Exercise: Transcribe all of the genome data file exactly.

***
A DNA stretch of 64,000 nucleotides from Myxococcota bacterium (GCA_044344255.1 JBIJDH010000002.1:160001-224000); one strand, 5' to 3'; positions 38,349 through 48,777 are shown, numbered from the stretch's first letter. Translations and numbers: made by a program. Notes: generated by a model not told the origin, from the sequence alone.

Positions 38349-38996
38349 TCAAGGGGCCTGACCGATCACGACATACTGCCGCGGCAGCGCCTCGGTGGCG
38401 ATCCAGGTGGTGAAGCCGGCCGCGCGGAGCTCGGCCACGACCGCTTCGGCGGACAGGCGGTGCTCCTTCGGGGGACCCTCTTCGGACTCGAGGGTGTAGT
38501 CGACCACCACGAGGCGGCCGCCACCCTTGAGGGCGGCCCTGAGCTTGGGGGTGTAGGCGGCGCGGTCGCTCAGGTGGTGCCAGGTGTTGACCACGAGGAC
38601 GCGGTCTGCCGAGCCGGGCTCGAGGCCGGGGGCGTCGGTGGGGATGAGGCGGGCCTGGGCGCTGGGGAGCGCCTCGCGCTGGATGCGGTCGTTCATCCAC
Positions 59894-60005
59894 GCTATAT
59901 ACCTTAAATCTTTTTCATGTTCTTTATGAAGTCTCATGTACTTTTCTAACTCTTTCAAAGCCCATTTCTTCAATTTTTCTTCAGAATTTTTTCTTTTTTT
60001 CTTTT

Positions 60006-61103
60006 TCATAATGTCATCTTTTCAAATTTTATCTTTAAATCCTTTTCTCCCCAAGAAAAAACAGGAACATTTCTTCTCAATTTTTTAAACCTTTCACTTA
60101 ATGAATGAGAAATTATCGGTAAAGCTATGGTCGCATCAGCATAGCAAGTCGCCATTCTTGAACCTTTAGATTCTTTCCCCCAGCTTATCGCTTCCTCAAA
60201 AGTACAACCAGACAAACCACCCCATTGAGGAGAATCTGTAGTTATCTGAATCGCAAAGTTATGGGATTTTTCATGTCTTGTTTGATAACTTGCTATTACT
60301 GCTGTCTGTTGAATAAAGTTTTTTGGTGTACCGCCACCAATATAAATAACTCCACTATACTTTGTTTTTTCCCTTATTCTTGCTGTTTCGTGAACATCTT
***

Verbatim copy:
A DNA stretch of 64,000 nucleotides from Myxococcota bacterium (GCA_044344255.1 JBIJDH010000002.1:160001-224000); one strand, 5' to 3'; positions 38,349 through 48,777 are shown, numbered from the stretch's first letter. Translations and numbers: made by a program. Notes: generated by a model not told the origin, from the sequence alone.

Positions 38349-38996
38349 TCAAGGGGCCTGACCGATCACGACATACTGCCGCGGCAGCGCCTCGGTGGCG
38401 ATCCAGGTGGTGAAGCCGGCCGCGCGGAGCTCGGCCACGACCGCTTCGGCGGACAGGCGGTGCTCCTTCGGGGGACCCTCTTCGGACTCGAGGGTGTAGT
38501 CGACCACCACGAGGCGGCCGCCACCCTTGAGGGCGGCCCTGAGCTTGGGGGTGTAGGCGGCGCGGTCGCTCAGGTGGTGCCAGGTGTTGACCACGAGGAC
38601 GCGGTCTGCCGAGCCGGGCTCGAGGCCGGGGGCGTCGGTGGGGATGAGGCGGGCCTGGGCGCTGGGGAGCGCCTCGCGCTGGATGCGGTCGTTCATCCAC
Positions 59894-60005
59894 GCTATAT
59901 ACCTTAAATCTTTTTCATGTTCTTTATGAAGTCTCATGTACTTTTCTAACTCTTTCAAAGCCCATTTCTTCAATTTTTCTTCAGAATTTTTTCTTTTTTT
60001 CTTTT

Positions 60006-61103
60006 TCATAATGTCATCTTTTCAAATTTTATCTTTAAATCCTTTTCTCCCCAAGAAAAAACAGGAACATTTCTTCTCAATTTTTTAAACCTTTCACTTA
60101 ATGAATGAGAAATTATCGGTAAAGCTATGGTCGCATCAGCATAGCAAGTCGCCATTCTTGAACCTTTAGATTCTTTCCCCCAGCTTATCGCTTCCTCAAA
60201 AGTACAACCAGACAAACCACCCCATTGAGGAGAATCTGTAGTTATCTGAATCGCAAAGTTATGGGATTTTTCATGTCTTGTTTGATAACTTGCTATTACT
60301 GCTGTCTGTTGAATAAAGTTTTTTGGTGTACCGCCACCAATATAAATAACTCCACTATACTTTGTTTTTTCCCTTATTCTTGCTGTTTCGTGAACATCTT